Congratulations to Eddie Lee, MD, PhD, an assistant professor of Pathology and Laboratory Medicine in the Perelman School of Medicine at the University of Pennsylvania on receiving a three-year Clinical Scientist Development Award (CSDA) for $486,000 from the Doris Duke Charitable Foundation!
This grant will support his ongoing research in Frontotemporal Degeneration (FTD) and Amyotrophic Lateral Sclerosis (ALS).
“Being awarded the DDCF CDSA is a great honor, and an amazing validation of the translational approach that we take here at Penn to tackling neurodegenerative diseases.”
As head of the Translational Neuropathology Research Laboratory, Lee and his colleagues’ goal is to better understand the causes of these neurodegenerative diseases to be able to develop specific disease-modifying therapies.
With this grant, Lee plans to study a mutation in the gene C9orf72, the most common genetic cause of FTD and ALS, explained below.
“A subset of patients with the C9orf72 mutation exhibit DNA hypermethylation which partially silences the mutant C9orf72 gene. We have found that this DNA hypermethylation is associated with reduced neuropathologic inclusions in brain tissue, raising the possibility that C9orf72 hypermethylation protects against disease. We are pursuing this by studying the cohort of individuals with the C9orf72 mutation followed by Penn physicians in the PENN FTD Center and the ALS Center at Pennsylvania Hospital. The hope is that understanding these molecular changes in patients and human tissues will lead to novel biomarkers of disease and potentially lead to personalized therapies.”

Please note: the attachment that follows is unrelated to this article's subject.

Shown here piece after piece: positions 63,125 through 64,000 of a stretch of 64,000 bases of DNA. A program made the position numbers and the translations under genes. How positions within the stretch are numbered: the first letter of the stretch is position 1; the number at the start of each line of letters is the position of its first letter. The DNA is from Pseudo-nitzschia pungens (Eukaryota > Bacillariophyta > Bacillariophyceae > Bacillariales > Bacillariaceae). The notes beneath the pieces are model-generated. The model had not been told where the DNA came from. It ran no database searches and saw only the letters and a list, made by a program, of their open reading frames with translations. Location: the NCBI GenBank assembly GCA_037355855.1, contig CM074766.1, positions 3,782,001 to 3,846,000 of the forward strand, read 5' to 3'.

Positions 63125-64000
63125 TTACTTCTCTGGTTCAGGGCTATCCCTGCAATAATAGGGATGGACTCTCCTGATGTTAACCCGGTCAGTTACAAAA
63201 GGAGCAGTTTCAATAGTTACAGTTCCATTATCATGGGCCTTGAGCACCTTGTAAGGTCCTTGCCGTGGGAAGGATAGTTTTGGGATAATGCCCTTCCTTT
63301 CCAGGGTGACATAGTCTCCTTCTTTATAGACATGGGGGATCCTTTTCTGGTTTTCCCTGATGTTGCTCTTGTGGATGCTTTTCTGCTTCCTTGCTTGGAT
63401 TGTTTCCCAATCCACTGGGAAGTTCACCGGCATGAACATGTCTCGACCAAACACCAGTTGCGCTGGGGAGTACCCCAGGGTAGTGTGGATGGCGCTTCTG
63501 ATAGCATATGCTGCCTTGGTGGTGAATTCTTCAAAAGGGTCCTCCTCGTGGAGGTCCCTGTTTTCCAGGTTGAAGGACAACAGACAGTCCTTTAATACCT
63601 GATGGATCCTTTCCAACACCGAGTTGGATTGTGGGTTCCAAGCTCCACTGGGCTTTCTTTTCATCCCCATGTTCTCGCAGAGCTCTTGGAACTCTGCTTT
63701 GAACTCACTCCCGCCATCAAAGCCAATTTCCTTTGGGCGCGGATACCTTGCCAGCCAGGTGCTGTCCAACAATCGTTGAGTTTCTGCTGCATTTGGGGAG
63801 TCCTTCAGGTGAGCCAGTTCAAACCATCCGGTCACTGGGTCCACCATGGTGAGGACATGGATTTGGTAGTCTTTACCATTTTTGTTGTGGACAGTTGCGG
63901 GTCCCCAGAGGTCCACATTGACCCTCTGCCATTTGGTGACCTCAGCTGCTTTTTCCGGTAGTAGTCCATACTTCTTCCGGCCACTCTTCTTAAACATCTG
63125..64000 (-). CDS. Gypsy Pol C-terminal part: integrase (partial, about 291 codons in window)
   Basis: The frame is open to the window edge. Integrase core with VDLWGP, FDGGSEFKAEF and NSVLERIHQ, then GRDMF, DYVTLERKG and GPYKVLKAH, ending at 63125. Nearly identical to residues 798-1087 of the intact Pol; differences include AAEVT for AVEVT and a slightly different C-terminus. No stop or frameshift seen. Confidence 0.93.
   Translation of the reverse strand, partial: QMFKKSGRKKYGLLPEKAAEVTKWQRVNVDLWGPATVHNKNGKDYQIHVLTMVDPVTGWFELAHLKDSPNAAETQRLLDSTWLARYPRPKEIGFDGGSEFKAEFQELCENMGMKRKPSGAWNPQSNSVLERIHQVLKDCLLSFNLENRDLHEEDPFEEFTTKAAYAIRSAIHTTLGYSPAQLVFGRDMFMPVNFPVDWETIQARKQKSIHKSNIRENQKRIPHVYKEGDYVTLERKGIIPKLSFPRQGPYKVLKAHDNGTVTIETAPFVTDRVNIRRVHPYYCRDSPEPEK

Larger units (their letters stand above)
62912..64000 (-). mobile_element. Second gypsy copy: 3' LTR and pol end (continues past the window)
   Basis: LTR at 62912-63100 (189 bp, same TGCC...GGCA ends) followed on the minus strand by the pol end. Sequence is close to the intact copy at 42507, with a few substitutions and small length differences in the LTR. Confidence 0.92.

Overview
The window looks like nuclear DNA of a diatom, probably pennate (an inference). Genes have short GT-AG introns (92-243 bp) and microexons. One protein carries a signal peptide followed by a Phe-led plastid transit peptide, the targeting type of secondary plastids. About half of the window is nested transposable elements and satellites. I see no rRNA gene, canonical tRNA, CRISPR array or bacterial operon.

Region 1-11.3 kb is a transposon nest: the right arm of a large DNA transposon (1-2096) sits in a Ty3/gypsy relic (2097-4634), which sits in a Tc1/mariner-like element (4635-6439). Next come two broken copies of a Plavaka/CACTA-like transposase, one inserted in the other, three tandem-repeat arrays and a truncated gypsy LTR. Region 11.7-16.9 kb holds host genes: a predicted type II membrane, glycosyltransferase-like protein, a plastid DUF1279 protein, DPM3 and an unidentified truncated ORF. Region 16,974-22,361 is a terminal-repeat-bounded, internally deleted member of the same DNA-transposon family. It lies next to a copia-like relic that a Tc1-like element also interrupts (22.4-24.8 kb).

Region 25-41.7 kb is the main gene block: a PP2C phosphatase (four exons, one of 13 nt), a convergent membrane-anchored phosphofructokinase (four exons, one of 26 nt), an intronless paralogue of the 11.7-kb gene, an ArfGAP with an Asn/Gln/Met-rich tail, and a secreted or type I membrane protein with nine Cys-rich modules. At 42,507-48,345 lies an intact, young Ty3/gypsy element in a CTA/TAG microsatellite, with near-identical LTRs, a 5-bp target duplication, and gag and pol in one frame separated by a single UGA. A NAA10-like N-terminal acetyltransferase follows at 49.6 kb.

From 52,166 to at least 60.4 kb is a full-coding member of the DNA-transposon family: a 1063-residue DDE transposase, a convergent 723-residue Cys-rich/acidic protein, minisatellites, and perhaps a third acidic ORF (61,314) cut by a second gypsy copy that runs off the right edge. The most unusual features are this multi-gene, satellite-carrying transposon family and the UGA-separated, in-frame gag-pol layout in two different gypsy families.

To learn more about the Doris Duke Charitable Foundation Clinical Scientist Development Award, visit: www.ddcf.org.
* Quotes courtesy of Eddie Lee, MD, PhD Assistant Professor of Pathology and Laboratory Medicine, Perelman School of Medicine, University of Pennsylvania